The average American has a commute of 26.9 minutes each way. Twice a day, five times a week, 52 weeks a year — that adds up to more than 9 days behind the wheel every year. And that’s just the average. More than 14 million people spend over an hour each way to work.
What else does that add up to? A huge toll on their social, psychological, and physical health. Commuting is often the single least satisfying activity out of all daily activities, according to a 2004 study.
Physically speaking, a long commute is correlated with high-blood pressure from increased stress, backaches from poor posture, and even more psychosomatic disorders with exhaustion, sleep deprivation, and dizziness topping the list. Socially, commuting takes up a lot of time that could be better spent doing literally anything else. That also includes time with family and friends, an important aspect of an individual’s overall mental health.
At the office, a long commute can make people unproductive, as they spend significant time in the morning de-stressing from their time in the car. What’s more, 23% of workers have left a job due to a bad commute — and 60% of people feel as though their company doesn’t do enough to help with it.
So how can companies help alleviate the pains of commuting? From providing employees with access to alternative mobility options, to implementing other transportation demand-management tools, there are a lot of strategies on the table.
The best way to combat the toll driving alone takes is seemingly straightforward: Don’t drive alone as your commute. But access to reliable transportation options is far from a given, so for most people it’s simply not feasible to make that change without some extra assistance.
For companies who have the ability to do so, a private shuttle can make up that first-/last-mile difference. Companies across the country, particularly in areas directly outside of a city’s central business district, have started providing shuttles to take employees to and from nearby train or metro stations. Alternatively, some companies also provide on-demand shuttles for employees who work alternative or late hours.
Once employees gain the confidence to complete their roundtrip safely via an alternative form of transportation, they feel more comfortable opting not to drive to work in the first place. If nothing else, they’ll know they can drive to a nearby metro station and commute the rest of the way there without having to be behind the wheel — lessening the burden of an hour-long commute.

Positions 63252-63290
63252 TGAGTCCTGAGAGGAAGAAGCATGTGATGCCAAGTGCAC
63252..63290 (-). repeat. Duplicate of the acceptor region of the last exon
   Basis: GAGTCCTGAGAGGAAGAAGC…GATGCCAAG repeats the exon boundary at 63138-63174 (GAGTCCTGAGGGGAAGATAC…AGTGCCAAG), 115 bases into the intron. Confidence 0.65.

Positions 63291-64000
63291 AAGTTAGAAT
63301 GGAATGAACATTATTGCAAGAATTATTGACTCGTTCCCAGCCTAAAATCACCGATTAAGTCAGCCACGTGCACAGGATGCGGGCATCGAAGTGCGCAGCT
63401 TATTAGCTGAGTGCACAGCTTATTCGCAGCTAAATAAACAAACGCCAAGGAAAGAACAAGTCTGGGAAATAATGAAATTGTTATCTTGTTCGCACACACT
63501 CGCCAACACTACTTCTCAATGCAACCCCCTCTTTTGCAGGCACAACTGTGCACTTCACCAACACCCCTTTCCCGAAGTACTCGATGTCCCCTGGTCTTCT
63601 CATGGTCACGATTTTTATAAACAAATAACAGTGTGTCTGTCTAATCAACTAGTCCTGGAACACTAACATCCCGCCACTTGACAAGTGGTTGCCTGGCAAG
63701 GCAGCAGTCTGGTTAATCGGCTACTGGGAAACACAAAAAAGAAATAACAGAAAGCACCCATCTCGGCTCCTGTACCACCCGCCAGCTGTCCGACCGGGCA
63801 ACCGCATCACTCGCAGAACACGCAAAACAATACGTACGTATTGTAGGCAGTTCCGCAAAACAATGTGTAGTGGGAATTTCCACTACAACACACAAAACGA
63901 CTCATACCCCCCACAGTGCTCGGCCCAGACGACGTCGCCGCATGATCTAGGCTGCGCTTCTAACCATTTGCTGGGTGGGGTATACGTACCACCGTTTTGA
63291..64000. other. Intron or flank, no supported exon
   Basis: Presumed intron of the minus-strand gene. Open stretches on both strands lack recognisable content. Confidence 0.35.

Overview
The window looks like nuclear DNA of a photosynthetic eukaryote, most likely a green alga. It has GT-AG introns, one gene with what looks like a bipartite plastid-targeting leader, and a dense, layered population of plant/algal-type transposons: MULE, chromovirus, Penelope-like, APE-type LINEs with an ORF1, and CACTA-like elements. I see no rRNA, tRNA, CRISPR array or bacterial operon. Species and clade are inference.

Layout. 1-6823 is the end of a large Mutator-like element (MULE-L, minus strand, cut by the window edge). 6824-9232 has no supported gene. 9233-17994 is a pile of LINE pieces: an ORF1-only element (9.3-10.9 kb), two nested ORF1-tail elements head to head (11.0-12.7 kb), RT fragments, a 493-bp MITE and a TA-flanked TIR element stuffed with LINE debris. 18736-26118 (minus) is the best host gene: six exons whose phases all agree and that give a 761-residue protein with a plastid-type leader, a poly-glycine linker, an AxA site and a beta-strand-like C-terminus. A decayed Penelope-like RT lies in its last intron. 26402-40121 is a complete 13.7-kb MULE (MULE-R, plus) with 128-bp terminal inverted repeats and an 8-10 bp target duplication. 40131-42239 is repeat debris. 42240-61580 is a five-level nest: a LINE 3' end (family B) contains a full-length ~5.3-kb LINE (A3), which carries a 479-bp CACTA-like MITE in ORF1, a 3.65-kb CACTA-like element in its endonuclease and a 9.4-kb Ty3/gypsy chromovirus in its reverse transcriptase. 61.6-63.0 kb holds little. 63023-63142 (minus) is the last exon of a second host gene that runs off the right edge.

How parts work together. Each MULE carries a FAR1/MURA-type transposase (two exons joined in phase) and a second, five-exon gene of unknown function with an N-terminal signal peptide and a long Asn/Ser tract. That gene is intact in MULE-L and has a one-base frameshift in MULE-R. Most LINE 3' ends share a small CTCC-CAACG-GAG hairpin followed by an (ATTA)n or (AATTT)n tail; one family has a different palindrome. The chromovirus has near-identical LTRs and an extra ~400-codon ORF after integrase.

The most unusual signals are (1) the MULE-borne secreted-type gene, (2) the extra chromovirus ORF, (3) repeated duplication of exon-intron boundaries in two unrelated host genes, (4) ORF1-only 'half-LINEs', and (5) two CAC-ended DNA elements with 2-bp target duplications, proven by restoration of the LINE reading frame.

Additionally, it’s time to consider the multitude of other ways people can get to work that aren’t necessarily traditional public transportation options, many of which have ways for corporate employers to easily manage accounts. Uber, Lyft, and Via, for example, all offer business accounts that allow employers to distribute funds and manage usage for employees, even going so far as to only encourage them to take shared rides like uberPOOL or Lyft Line.
Offering employees a transit subsidy or a bikeshare membership can also help to bridge the first-/last-mile difference, while also encouraging a more sustainable lifestyle. These types of commutes actually increase happiness, which leads to increased productivity at work. As an employer, having happy and productive employees is key, so helping to improve the commute is essential.
Regardless of how it happens, it’s clear that something needs to be done in the way of the daily commute to keep employees as stress free as one can be on the job. Employers who are dedicated to fixing the broken commute and taking the necessary steps to alleviate this pain will not only see a happier workforce, but a more productive one as a result.
Matt Caywood is the CEO of TransitScreen.